Sunday, April 23, 2006
Chavez Blames Bush for High Oil Prices
Chavez predicted that the cost of oil would soar far higher if the standoff over Iran's nuclear program led to a U.S. attack on the Islamic republic.
Oil prices fell slightly Thursday after reaching a record high above $72 a barrel.
Well praise the Lord. Like a Texas blogger noted, folks are starting to have to go to pawn shops just to pay to fill up their gas tanks.
In other news from Venezuela, a former communist guerilla fighter from the 1960s announced his candidacy for president in the December 3 election. He is promising to keep the social programs of Chavez but rid the government of "corruption."
Petkoff, 74, said Chavez has created a nation enveloped in fear that has led to mounting crime, unemployment and corruption. [He] announced his presidential bid last night, [and] said he would also maintain the social programs Chavez started, but improve them by rooting out ``corruption and political discrimination.''
"Chavez has created a society controlled by fear,'' Petkoff said during a news conference today in Caracas. "A fear of crime, a fear of the police, a fear of property being seized, a fear of corruption.''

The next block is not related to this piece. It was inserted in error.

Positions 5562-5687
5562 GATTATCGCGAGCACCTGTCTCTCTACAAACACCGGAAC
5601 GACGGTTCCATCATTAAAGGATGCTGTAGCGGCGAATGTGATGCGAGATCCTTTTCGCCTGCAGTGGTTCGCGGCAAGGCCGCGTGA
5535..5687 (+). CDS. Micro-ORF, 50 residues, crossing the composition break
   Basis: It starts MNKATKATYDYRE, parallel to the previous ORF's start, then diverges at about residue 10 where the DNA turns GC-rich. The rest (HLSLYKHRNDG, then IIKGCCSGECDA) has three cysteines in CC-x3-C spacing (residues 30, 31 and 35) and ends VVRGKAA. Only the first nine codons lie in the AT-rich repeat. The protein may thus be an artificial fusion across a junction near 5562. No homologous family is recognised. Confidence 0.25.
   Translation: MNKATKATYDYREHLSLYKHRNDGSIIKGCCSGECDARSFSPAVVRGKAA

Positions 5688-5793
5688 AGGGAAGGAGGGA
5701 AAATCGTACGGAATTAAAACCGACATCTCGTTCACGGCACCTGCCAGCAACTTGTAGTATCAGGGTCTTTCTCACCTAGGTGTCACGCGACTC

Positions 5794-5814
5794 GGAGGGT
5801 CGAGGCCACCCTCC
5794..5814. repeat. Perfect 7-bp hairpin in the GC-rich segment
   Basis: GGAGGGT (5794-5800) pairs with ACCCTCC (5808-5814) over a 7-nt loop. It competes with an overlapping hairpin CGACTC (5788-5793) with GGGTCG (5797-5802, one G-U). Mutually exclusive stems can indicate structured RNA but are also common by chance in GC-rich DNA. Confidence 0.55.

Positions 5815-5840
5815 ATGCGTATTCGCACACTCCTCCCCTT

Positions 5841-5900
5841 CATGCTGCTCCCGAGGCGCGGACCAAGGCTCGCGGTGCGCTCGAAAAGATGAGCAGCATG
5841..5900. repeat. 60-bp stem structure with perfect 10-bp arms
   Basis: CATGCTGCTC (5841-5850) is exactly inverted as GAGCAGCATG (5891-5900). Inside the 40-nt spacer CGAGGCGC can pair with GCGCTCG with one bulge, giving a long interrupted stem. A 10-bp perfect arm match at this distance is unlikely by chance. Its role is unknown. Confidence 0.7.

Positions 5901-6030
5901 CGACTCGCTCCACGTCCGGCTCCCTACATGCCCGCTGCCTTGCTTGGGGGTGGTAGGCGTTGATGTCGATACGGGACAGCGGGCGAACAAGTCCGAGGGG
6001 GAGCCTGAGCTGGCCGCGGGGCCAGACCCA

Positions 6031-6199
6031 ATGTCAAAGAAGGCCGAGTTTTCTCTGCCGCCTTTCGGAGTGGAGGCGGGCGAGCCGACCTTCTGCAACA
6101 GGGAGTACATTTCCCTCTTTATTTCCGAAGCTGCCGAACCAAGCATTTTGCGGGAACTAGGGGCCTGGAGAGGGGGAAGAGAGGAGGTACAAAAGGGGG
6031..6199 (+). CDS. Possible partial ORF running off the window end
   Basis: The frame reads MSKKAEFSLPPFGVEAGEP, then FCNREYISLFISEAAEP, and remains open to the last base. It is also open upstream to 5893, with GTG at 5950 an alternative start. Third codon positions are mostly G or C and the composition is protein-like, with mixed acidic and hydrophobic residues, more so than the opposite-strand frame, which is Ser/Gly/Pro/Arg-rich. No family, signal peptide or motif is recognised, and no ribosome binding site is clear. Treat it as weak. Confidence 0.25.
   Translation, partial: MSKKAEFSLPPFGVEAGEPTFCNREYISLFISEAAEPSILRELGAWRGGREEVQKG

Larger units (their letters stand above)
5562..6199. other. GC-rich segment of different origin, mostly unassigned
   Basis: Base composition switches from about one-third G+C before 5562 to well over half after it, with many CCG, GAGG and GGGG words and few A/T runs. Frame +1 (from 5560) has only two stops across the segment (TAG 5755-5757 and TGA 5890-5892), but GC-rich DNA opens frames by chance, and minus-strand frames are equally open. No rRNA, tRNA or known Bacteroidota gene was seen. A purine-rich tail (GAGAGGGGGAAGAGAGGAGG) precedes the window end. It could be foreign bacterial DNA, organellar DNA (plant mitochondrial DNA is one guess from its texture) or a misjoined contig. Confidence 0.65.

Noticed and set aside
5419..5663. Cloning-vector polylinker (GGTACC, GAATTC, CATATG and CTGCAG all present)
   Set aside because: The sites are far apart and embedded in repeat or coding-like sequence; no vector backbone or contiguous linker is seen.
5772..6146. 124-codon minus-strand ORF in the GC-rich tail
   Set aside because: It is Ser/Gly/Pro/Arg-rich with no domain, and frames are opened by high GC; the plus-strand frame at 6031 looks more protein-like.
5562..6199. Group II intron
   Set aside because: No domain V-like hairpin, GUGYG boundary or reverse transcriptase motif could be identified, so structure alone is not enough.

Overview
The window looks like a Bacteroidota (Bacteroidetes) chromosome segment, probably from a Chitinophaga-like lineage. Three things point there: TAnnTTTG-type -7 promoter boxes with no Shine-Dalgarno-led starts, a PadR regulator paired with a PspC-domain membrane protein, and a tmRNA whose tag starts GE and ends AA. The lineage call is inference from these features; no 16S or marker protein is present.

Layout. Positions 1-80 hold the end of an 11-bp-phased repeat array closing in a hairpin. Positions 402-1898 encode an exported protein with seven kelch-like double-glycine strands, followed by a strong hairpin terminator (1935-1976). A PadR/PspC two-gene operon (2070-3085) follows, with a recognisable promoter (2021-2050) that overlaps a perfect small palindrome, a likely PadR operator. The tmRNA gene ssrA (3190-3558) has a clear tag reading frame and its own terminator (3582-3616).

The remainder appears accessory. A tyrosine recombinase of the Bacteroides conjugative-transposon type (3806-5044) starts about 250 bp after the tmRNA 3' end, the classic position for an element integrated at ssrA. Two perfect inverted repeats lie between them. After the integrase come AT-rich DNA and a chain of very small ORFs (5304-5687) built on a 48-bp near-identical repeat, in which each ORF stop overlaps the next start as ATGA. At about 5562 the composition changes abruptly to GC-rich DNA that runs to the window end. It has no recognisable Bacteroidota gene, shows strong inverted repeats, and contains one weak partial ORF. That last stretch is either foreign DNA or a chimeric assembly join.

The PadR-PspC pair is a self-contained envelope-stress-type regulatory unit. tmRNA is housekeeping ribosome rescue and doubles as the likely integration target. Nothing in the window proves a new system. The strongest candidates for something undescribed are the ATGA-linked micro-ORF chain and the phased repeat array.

In an amazing mincing of words, the Associated Press via the Miami Herald described the ex-guerilla fighter and presidential challenger in a story on Thursday as a "moderate leftist...two-time presidential candidate...opposition leader and newspaper editor."
Imagine if you will, 40 years from now, some journalist describing a former Iraqi insurgent who might by then operate an opposition newspaper and be challenging an even more rigid fundamentalists as a "moderate" anything.
Bloomberg reports that Petkoff has a long way to go. Chavez leads Petkoff by a whopping margin of 44 percent, 72 percent to 28 percent in the latest poll. Petkoff is editor and founder of Venezuela's opposition newspaper, Tal Cual; and this is his third try to win the top spot.
Three other candidates have also announced. Julio Borges of the First Justice Party, Roberto Smith of the Venezuela First party and William Ojeda of the Only One People's party.
In the meantime, thousands gathered in Caracas to protest a recent wave of crime. "Violent robberies, kidnappings and murders have long been frequent in Venezuela, but a series of particularly heinous killings have sparked protests by largely middle-and upper-class crowds demanding immediate action to make the streets safer. "
Venezuela recorded 9,402 homicides last year, but "the real figure is higher", according to "some experts."
In one headline-grabbing case this month, kidnappers executed three Venezuelan-Canadian brothers, ages 17, 13 and 12. A prominent businessman and a newspaper photographer were also murdered.